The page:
I wrote my first novel, Queer Greer, in 2007.
The arduous process of querying literary agents and publishers started the following year. Several dozen rejection letters later, I was not dissuaded from my belief that I had a publishable piece of work – only that, perhaps, the traditional publishing route was not the best way for me to break into the industry as a novice writer.
Six months into the endless stream of dismissals in my inbox, I started looking into self-publishing options. There were slightly fewer five years ago – now it seems the Internet is jam-packed with a plethora of routes for every writer, no matter their budget. I was just out of college and sought the cheapest path, so I went with WordClay.com. For barely $300, I provided them with my manuscript, fully formatted, as well as a cover completely designed by Yours Truly. In return, I had my book listed on Amazon.com, BN.com and WordClay.com. Not too shabby.
Being that Queer Greer follows the story of a high school girl coming to terms with her bisexuality and pertained to a niche audience, I was convinced that it wouldn’t be too difficult to get the word out to those I had written it for. At that time, though, I was not as adept at the social media game as I am now. To date from that self-publication, I don’t even think I’ve made back that initial $300 investment.
Over the course of the next couple of years, I self-published another title and started to create more of a presence for myself online with a website, a blog, a Twitter account and a Facebook Author page. It is Twitter, above all, that has proven to be the wisest investment of my time.
Using Twitter, I have been able to connect personally with readers and potential readers, easily finding them using hashtags including the following: #reading #amreading #writing #amwriting #pubtip. There are slews more that I have searched based on the content of my books and the readers I was hoping to reach, like #lgbt and #bisexual for Queer Greer. I have made life-long friends, along with fans, using Twitter. I’ve even been contacted by a fan who liked my writing so much, they approached me to help them write their own memoir. I could not be happier with my experience on Twitter as an author.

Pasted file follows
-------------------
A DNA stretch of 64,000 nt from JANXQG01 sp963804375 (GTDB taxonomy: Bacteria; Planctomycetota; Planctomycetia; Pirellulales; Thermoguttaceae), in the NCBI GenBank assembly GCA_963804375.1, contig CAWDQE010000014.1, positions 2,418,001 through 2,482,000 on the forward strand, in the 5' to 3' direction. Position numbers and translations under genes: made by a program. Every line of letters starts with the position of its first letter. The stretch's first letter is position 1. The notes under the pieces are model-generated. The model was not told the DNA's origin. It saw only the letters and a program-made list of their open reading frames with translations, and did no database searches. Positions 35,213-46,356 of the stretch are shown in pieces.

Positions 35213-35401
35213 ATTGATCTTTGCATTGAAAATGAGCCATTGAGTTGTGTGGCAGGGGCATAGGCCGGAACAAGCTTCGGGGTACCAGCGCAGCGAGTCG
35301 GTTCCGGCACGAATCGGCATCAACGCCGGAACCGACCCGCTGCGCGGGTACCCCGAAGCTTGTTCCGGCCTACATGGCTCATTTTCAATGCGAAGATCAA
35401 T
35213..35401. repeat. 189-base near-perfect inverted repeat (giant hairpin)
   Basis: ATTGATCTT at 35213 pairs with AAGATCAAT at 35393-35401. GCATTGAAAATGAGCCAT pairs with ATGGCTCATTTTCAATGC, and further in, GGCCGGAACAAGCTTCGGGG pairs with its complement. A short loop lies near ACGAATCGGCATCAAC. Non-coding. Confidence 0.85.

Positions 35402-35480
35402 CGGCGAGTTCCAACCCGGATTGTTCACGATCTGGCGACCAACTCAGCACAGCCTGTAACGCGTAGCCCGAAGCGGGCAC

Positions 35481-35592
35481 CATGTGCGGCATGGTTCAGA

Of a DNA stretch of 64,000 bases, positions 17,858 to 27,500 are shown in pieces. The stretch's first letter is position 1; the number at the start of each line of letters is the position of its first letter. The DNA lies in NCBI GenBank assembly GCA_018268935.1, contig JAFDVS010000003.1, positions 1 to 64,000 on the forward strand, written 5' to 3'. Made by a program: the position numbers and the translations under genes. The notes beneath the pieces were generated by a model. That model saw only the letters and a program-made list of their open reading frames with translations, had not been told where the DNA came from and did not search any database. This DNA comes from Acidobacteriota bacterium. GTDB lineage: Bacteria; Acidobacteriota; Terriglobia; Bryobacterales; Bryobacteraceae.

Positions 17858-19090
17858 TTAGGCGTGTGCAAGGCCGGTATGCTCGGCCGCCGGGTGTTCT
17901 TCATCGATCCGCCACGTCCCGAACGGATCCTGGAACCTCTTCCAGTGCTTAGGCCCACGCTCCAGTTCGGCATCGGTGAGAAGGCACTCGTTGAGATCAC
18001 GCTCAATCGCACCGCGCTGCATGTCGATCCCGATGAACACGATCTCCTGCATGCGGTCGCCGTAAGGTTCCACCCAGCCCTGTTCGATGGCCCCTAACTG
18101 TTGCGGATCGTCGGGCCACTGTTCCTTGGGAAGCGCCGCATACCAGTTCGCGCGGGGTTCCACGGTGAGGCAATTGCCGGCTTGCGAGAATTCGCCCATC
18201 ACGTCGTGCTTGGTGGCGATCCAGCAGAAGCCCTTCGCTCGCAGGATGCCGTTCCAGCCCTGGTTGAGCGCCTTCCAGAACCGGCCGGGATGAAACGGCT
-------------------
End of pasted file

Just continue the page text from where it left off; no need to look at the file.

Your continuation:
Just this past fall, the independent publishing company Rocket Science Productions followed me and liked my writing enough to get in contact with me. They wanted to know more about Queer Greer – did I still own the complete rights to it and, if so, what were my plans for it? I hadn’t thought about doing anything with it, to be honest. I thought, maybe if I eventually became successful with another title down the road, perhaps sales on my first book would increase with it.
As soon as I started having serious discussions with my soon-to-be publisher at Rocket Science, however, I looked at Queer Greer with a new point of view. There was something there and, suddenly, I wasn’t the only one who saw it. Maybe all it needed was a new cover design, a formatting clean-up and a little more marketing prowess than I had originally given it.
Indie publishing is essentially the middle ground between the self-publishing world and that of the traditional publishing houses. Going down this road, I wouldn’t have to pay anything up front, but I would have to pay my publisher back within the first year post-publication for all services rendered. It was akin to getting an advance, it seemed to me. Unlike publishing the book myself, I would have a partner on this who would be just as invested in the success of my book as I was.
I signed a contract with my new publisher after the first of this year and so far, I couldn’t be happier. The cover designer I was paired with perfectly captured my vision for my original cover that I couldn’t create myself (for my self-published version, I had simply stylized a photo of myself looking pensive in Photoshop); the entire book was re-edited and formatted to perfection with a much more readable font (I had gone with Courier New the first time around, which I admit was a mistake); and now I have a marketing manager who is assisting me in getting contacts with major media outlets.
Every writer has a path to take that will definitely be unique depending on what they hope to accomplish, when they hope to fulfill those goals and how much time/money they are willing to invest at a given time. For me, self-publication was the perfect way to jump into publishing, make some mistakes without too much visibility and start garnering a following, however small.
Queer Greer went up for pre-sale on March 13, 2012 and was officially released on March 27. Now it’s time to see if I’m more successful in the indie publishing world!
What’s your publishing experience been?
Learn more about Alison Walkley, aka, A J Walkley.
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About the Author (Author Profile)
Born in Bridgeport, CT, 27-year-old A.J. Walkley has been writing for nearly 20 years of her life. A blogger and novelist, Walkley spent time as a health volunteer in Malawi, Africa, with the U.S. Peace Corps after earning her BA in Literature in 2007. Walkley has young adult novels to her name: Choice (2009) and Queer Greer (2009, 2012).